What lingers most from this important book is the consequences of the rest of the world's ignorance, of its acceptance that it can't have much impact in Central America, that the justification of "regime change" for launching a war is highly selective and deceptive. If the US wants to start rooting out poisonous political systems, it could do worse than start in its own backyard.

Arts and Entertainment
Judy Murray is joining Strictly Come Dancing 2014

TV
Arts and Entertainment
Word master: Self holds up a copy of his novel ‘Umbrella’
books
Arts and Entertainment
Double bill: Kookie Ryan, Charlotte Gainsbourg and Papou in ‘Nymphomaniac’

TV
Arts and Entertainment
'Big Blues - Shark' by Alexander Mustard won the Coast category

photography
PROMOTED VIDEO
Have you tried new the Independent Digital Edition apps?
Arts and Entertainment
Elizabeth McGovern as Cora, Countess of Grantham and Richard E Grant as Simon Bricker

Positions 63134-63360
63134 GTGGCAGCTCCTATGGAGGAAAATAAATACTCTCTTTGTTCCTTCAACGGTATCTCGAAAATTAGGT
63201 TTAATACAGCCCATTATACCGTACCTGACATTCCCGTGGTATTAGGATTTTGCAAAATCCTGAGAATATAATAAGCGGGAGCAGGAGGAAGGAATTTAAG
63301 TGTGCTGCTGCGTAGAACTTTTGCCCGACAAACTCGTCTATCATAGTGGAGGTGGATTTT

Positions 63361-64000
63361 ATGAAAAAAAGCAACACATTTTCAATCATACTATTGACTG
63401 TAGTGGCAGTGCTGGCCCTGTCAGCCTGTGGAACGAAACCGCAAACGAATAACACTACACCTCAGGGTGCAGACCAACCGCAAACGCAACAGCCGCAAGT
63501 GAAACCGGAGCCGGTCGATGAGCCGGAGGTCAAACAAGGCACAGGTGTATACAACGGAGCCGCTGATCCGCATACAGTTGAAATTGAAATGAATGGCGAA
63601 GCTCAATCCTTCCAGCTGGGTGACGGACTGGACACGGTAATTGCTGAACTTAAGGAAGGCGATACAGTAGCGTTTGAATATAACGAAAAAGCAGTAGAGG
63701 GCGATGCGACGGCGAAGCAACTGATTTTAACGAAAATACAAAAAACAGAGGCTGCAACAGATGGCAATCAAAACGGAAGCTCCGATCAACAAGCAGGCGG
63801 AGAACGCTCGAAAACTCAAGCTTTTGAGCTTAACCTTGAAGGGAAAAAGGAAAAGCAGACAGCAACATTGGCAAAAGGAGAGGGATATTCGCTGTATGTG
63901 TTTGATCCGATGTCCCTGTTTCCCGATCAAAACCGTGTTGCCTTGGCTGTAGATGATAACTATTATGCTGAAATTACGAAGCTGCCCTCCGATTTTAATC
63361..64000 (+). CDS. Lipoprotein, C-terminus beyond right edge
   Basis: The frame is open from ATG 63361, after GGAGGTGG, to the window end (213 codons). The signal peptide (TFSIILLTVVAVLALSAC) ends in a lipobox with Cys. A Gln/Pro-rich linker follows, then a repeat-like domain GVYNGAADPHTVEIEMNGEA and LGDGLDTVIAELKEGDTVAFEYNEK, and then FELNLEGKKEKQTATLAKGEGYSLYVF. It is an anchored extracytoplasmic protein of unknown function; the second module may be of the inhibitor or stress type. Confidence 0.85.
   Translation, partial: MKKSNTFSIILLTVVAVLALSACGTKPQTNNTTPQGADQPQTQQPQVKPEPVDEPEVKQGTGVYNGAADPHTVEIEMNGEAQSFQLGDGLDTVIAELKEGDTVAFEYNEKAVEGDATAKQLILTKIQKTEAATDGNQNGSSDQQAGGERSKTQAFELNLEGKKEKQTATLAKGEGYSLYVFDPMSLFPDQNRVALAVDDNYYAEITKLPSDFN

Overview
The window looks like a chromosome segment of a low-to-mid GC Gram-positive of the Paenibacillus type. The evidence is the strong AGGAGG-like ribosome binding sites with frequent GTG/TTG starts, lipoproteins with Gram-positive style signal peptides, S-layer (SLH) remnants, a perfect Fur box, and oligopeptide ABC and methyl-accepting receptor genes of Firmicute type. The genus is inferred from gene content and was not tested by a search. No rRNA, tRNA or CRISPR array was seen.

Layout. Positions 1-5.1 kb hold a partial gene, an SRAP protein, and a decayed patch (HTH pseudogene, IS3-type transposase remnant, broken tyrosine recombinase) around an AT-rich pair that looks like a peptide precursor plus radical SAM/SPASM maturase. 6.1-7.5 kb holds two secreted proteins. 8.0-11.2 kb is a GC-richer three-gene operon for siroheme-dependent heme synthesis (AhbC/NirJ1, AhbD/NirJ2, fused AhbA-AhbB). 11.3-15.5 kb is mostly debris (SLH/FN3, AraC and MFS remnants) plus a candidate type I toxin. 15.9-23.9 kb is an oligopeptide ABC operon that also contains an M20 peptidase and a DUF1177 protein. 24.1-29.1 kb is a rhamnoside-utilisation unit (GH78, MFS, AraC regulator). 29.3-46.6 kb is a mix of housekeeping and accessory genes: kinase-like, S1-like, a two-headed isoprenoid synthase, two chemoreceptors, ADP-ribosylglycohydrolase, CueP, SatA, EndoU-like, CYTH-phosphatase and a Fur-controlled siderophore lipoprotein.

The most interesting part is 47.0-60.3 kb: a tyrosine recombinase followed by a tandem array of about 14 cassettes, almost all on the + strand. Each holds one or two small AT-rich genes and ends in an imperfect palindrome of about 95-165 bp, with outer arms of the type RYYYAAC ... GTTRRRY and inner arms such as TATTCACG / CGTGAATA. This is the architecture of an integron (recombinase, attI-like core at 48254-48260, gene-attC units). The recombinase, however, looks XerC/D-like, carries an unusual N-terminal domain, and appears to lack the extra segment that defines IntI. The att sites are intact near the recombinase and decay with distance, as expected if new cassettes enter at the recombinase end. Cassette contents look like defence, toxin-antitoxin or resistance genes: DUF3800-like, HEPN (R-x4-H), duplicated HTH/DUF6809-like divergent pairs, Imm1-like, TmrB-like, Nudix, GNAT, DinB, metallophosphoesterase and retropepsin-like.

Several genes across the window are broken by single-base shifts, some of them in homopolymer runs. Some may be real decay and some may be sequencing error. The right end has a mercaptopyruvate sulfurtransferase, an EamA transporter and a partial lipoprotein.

TV
Arts and Entertainment
Art
Arts and Entertainment
Diana Beard, nicknamed by the press as 'Dirty Diana'

Bake Off
Arts and Entertainment
The X Factor 2014 judges: Simon Cowell, Cheryl Cole, Mel B and Louis Walsh

TV
Arts and Entertainment
Gregg Wallace was caught by a camera van driving 32mph over the speed limit

TV
Arts and Entertainment
books
Arts and Entertainment
The Doctor and the Dalek meet
tvReview: Doctor Who Into the Dalek more than compensated for last week's nonsensical offering
Arts and Entertainment
Star turns: Montacute House
tv
Arts and Entertainment
Iain reacts to his GBBO disaster

TV
Arts and Entertainment
Outlaw Pete is based on an eight-minute ballad from Springsteen’s 2009 Working on a Dream album

books
Arts and Entertainment
Cara Delevingne made her acting debut in Anna Karenina in 2012

film
Arts and Entertainment
Simon Cowell is less than impressed with the Strictly/X Factor scheduling clash

TV
Arts and Entertainment
Gothic revival: artist Dave McKean’s poster for Terror and Wonder: The Gothic Imagination
Exhibition
Arts and Entertainment
Diana Beard has left the Great British Bake Off 2014

TV
Arts and Entertainment
Lisa Kudrow, Courtney Cox and Jennifer Anniston reunite for a mini Friends sketch on Jimmy Kimmel Live